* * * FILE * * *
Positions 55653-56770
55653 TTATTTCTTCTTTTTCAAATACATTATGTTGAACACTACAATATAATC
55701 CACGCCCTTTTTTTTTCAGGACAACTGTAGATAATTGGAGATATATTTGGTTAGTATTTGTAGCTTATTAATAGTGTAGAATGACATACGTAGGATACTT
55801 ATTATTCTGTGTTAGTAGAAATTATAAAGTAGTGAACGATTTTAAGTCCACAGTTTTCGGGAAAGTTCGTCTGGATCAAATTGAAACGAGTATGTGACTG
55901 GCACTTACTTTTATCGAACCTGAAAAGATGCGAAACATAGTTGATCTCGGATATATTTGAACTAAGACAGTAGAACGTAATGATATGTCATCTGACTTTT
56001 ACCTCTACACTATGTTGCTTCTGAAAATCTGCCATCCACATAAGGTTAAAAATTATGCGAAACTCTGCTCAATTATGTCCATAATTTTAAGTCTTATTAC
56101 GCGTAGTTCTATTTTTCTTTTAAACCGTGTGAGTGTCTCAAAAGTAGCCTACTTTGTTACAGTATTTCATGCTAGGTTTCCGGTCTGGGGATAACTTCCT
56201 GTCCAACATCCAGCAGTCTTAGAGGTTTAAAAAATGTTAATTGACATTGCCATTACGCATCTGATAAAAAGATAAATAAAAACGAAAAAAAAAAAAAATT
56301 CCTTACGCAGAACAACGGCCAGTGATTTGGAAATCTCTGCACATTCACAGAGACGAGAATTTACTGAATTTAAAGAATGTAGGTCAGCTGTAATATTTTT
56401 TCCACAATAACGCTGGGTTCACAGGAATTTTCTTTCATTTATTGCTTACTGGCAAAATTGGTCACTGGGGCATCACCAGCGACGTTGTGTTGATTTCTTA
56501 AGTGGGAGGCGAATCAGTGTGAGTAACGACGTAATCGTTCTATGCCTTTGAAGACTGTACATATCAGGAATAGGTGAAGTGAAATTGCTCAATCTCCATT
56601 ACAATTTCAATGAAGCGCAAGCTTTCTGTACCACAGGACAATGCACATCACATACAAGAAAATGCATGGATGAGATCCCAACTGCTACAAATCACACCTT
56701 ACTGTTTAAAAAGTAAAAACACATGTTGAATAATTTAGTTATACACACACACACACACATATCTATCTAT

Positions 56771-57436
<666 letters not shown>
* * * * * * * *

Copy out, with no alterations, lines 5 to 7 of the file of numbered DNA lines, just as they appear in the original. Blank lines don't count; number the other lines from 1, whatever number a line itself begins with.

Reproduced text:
55901 GCACTTACTTTTATCGAACCTGAAAAGATGCGAAACATAGTTGATCTCGGATATATTTGAACTAAGACAGTAGAACGTAATGATATGTCATCTGACTTTT
56001 ACCTCTACACTATGTTGCTTCTGAAAATCTGCCATCCACATAAGGTTAAAAATTATGCGAAACTCTGCTCAATTATGTCCATAATTTTAAGTCTTATTAC
56101 GCGTAGTTCTATTTTTCTTTTAAACCGTGTGAGTGTCTCAAAAGTAGCCTACTTTGTTACAGTATTTCATGCTAGGTTTCCGGTCTGGGGATAACTTCCT